Tuesday, May 17, 2011

The Hulda Klager lilac garden

Ah lilacs - is there anything sweeter? When the lilacs bloom I know that summer is finally on its way. Last week I visited the Hulda Klager Lilac gardens in Woodland, Washington. Hulda Klager moved to the Northwest in the late 1800's. While she was recovering from an illness in 1903, she read a book by Luther Burbank, a renowned hybridizer at the time. After reading his book, she begin her own experiments with hybridizing plants — especially apples. Her interest in apples apparently came from a desire to save time making pies, she felt it took too long to peel all those little apples! And who could blame her. So she set out to develop a plumper apple and was thrilled with the tasty results. In 1905 she began hybridizing lilacs. By 1920 she had developed so many new varieties that she decided to hold an open house each spring to share with the community and was from then on was known as "The Lilac Lady". And now you can visit her lilac gardens too! When the woodland Garden club learned that the house and gardens were to be bulldozed for a new development they stepped in. Through much work it is now a national historic site. The lovely gardens and sweet victorian home are open to the public, so go see it for yourself!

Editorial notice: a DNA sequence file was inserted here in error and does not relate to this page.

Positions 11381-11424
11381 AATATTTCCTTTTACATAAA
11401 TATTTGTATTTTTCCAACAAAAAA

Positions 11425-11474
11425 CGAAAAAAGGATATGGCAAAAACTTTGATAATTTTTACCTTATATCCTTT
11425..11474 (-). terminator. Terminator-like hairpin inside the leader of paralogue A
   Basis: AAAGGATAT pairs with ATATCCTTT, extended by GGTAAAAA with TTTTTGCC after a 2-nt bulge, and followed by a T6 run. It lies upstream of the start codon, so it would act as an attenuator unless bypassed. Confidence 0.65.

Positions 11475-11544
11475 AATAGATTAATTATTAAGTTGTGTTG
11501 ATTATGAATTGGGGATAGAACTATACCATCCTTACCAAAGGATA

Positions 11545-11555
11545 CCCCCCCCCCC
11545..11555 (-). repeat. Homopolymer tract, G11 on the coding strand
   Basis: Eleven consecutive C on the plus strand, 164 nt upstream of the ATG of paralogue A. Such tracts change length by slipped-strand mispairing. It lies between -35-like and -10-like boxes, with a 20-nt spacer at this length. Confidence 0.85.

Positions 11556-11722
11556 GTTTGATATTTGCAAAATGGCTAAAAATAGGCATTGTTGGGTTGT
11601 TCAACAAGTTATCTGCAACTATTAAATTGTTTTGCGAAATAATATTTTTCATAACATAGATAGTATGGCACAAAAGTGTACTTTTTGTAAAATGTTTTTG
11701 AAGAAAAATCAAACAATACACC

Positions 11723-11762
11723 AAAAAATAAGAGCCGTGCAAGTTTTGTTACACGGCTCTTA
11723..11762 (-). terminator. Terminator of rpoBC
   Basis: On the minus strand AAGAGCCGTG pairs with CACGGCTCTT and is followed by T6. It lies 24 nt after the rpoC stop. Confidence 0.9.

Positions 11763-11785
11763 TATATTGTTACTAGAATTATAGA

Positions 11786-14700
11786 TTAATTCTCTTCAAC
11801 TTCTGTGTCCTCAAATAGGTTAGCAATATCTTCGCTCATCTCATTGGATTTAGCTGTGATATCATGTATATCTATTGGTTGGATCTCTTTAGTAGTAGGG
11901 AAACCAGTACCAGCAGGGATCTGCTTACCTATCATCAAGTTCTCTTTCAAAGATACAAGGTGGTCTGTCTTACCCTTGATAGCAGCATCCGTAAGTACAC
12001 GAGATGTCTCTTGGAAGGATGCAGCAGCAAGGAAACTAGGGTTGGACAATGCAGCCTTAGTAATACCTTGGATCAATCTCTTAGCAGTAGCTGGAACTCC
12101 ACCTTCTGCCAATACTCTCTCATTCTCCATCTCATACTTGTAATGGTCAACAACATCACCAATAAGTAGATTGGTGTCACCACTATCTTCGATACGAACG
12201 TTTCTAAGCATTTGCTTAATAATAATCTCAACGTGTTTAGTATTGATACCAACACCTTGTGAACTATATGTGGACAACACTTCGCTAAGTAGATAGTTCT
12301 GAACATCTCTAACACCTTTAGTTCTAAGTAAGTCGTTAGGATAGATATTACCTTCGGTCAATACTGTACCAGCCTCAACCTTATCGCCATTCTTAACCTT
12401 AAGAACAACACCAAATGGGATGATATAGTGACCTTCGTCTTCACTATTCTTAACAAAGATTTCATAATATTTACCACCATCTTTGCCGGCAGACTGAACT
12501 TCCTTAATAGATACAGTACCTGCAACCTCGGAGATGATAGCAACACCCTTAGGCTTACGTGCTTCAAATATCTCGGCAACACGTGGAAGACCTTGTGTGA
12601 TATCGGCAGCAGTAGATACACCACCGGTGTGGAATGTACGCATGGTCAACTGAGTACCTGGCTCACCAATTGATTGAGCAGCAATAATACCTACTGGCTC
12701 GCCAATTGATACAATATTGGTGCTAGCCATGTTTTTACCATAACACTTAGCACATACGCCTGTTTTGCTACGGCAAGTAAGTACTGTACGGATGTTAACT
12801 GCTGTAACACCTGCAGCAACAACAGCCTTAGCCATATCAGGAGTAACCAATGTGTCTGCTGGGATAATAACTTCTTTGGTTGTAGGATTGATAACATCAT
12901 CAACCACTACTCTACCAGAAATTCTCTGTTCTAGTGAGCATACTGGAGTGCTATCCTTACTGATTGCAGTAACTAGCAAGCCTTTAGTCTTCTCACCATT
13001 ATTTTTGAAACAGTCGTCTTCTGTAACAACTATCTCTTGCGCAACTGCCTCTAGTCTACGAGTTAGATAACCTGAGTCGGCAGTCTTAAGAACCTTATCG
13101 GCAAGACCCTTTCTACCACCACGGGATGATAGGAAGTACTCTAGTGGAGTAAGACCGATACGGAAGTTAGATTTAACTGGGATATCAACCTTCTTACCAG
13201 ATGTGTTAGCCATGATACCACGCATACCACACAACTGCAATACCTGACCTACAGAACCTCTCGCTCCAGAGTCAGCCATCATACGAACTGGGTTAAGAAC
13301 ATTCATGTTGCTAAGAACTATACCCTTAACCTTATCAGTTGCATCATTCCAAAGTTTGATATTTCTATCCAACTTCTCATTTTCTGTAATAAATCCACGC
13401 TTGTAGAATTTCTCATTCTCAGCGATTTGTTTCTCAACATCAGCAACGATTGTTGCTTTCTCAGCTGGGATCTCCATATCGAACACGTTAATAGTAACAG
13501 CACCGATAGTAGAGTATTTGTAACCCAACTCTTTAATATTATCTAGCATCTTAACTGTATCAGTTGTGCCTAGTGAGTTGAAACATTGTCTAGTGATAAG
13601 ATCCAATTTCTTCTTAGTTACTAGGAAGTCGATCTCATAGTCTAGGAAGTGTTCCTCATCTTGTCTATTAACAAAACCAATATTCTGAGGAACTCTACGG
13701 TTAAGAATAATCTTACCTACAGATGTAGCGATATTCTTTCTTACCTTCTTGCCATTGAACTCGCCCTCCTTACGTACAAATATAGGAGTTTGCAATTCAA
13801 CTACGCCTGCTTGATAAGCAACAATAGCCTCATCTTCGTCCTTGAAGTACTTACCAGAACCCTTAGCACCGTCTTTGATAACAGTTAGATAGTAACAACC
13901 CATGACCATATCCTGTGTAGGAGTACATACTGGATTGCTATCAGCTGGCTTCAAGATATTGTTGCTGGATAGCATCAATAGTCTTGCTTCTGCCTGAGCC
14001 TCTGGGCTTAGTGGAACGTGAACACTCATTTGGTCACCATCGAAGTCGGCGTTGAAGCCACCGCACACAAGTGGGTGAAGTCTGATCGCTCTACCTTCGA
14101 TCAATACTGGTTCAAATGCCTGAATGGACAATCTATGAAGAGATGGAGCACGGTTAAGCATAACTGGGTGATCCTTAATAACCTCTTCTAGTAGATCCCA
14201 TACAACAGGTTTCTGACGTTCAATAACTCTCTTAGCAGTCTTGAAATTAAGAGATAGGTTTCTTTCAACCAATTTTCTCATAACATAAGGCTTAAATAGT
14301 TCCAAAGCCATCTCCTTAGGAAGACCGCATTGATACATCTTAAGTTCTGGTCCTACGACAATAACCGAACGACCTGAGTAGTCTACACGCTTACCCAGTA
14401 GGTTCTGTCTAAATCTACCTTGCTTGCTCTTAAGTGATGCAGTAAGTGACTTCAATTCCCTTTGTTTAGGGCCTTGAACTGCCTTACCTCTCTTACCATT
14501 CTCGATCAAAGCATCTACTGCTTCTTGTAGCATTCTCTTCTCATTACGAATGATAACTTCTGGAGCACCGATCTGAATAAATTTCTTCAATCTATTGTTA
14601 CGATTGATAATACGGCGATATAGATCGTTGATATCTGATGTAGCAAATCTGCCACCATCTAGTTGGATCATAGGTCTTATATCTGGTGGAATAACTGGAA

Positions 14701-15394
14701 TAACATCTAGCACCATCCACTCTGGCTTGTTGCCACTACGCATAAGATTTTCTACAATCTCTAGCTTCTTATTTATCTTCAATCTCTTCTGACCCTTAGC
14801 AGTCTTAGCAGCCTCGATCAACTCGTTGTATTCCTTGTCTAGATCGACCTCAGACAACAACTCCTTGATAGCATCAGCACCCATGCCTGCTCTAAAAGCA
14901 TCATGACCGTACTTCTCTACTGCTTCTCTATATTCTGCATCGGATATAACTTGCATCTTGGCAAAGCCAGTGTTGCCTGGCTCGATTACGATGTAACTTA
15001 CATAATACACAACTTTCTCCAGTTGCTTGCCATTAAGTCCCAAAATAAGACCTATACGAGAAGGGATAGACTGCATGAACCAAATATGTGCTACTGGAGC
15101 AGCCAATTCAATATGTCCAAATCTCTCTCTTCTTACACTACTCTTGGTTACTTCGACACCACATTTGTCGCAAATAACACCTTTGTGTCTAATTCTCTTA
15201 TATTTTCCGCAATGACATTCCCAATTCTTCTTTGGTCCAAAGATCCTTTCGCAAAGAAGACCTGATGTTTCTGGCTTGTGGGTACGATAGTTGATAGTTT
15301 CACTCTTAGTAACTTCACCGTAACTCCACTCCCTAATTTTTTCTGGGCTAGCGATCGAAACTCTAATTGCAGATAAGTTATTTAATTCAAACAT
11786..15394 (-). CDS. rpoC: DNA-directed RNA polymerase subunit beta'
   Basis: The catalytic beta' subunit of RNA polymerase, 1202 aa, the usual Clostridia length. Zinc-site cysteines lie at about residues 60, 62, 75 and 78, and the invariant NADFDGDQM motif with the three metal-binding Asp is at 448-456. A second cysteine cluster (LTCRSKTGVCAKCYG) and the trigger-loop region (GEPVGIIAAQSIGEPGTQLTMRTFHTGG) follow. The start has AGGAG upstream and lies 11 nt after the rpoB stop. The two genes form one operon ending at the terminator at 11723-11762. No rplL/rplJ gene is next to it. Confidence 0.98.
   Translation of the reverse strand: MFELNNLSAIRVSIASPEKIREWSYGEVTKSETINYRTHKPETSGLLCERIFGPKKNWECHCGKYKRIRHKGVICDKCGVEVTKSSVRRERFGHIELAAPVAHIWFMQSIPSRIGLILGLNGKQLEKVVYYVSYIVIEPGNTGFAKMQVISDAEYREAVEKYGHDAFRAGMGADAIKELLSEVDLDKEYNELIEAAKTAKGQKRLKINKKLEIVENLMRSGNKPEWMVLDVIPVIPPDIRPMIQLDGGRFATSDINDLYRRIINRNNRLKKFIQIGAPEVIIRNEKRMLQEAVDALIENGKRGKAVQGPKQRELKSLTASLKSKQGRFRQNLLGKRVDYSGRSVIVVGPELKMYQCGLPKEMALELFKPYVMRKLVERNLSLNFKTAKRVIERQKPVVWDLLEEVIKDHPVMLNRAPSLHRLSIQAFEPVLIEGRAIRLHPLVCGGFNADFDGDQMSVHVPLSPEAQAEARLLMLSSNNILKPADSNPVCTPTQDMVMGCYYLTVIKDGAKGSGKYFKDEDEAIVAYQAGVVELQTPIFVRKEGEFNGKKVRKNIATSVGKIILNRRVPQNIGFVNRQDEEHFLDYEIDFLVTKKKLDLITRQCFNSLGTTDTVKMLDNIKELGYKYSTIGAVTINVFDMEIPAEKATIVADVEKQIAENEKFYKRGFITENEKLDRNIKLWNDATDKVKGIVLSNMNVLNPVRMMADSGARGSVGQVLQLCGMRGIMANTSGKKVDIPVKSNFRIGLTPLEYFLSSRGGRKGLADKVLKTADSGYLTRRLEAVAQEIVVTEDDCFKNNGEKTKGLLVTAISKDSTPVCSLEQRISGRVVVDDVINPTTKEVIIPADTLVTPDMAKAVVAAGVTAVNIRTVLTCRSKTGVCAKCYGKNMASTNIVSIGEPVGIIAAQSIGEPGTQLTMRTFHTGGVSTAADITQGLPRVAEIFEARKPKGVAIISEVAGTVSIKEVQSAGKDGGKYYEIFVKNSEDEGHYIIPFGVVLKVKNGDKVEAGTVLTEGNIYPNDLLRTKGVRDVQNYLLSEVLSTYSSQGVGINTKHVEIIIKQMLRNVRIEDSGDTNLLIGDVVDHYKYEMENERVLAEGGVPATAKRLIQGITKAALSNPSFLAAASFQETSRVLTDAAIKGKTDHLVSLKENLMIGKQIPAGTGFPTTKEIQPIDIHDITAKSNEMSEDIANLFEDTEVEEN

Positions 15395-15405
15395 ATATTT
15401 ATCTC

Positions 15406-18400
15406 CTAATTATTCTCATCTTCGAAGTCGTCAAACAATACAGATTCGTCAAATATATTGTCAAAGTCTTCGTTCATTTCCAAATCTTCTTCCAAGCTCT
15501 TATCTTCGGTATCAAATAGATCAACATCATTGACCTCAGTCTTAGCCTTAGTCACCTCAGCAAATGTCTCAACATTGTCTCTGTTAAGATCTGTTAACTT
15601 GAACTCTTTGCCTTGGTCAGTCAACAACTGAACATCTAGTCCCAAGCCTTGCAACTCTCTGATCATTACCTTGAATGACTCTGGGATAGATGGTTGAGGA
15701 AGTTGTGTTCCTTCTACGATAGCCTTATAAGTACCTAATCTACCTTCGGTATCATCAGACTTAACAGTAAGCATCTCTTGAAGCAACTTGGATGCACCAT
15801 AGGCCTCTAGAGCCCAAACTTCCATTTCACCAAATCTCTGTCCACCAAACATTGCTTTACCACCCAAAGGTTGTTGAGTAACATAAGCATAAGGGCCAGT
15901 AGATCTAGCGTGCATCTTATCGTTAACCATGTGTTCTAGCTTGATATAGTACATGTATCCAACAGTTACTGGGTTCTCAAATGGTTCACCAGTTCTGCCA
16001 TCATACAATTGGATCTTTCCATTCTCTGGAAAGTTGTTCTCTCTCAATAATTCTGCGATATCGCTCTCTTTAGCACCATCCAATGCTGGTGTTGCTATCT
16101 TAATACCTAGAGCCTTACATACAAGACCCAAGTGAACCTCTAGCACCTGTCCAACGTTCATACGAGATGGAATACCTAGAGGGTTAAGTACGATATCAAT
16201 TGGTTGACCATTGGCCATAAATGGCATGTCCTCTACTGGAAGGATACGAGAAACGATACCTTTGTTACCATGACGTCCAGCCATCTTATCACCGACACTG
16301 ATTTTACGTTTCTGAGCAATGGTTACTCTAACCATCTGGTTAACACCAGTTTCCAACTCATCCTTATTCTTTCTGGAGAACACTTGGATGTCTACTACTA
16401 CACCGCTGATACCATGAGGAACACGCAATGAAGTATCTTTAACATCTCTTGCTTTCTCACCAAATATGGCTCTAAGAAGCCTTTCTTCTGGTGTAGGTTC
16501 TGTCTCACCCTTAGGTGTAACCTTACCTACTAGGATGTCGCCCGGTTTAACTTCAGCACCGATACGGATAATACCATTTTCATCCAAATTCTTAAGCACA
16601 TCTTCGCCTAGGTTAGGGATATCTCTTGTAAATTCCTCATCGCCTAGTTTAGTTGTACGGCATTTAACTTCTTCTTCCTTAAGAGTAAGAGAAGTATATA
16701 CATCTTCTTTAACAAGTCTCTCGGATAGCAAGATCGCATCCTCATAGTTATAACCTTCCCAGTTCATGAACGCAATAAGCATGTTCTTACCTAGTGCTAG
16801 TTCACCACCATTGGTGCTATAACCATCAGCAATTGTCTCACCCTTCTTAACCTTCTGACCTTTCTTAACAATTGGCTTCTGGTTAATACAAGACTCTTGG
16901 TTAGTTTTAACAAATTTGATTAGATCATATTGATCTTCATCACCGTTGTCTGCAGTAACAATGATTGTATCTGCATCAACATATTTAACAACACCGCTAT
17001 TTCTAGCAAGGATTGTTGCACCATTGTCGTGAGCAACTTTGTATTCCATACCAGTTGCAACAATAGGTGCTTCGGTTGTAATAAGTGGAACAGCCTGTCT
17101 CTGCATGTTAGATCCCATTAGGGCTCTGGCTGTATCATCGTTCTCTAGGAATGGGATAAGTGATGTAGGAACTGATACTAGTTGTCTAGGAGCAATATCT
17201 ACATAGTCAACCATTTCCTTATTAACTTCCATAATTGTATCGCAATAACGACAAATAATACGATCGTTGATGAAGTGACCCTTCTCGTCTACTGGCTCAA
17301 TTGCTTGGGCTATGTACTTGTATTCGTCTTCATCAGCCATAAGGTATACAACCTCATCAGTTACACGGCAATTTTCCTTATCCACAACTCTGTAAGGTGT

Blue skies are even more delicious when filled with the delicate fragrance of lilac.

This variety is sugar plum fairy.

The grounds have most of the original buildings including the carriage house, water tower and propagation barn. Sadly the outhouse is gone.

Oooo - and they have lots of lilacs for sale.

Save the lilacs!

A speckled leaf with soft yellow coloring.

This variety Hulda called "My favorite". I can see why she loved it - sweet perfection!

The gift shop is just as you might imagine, A lot of china, lace and everything you can possibly imagine made with lilac. It makes me want to have a tea party in the garden complete with fancy hats and frilly dresses. My mother always used to host a tea party for my sister and I when we were girls. We would spend the morning dressing up in my mothers amazing collection of vintage clothes. We would set the table with my grandmother Isable's delicate hand painted china and my great grandmother Ruth's hand tatted doilies. Then the afternoon would be spent sipping tea, eating cookies and admiring the garden. Why oh why do we have to grow up?

The side shade garden.

Hulda's house still has many of the families antiques.

The bedrooms are cozy and it's almost a shame that no one lives here any longer.

I am just such a sucker for all things vintage and sweet.

A large group of dedicated volunteer lilac ladies keeps the garden going. On our way out, the sound of piano music followed us to the porch as one of the ladies played a tune in the parlor. What a perfect day! 


  1. Lovely!!! I have been loving all the lilac blooms!

  2. Looks awesome, I've wanted to visit that garden for sometime. Hopefully one of these days I'll make it there.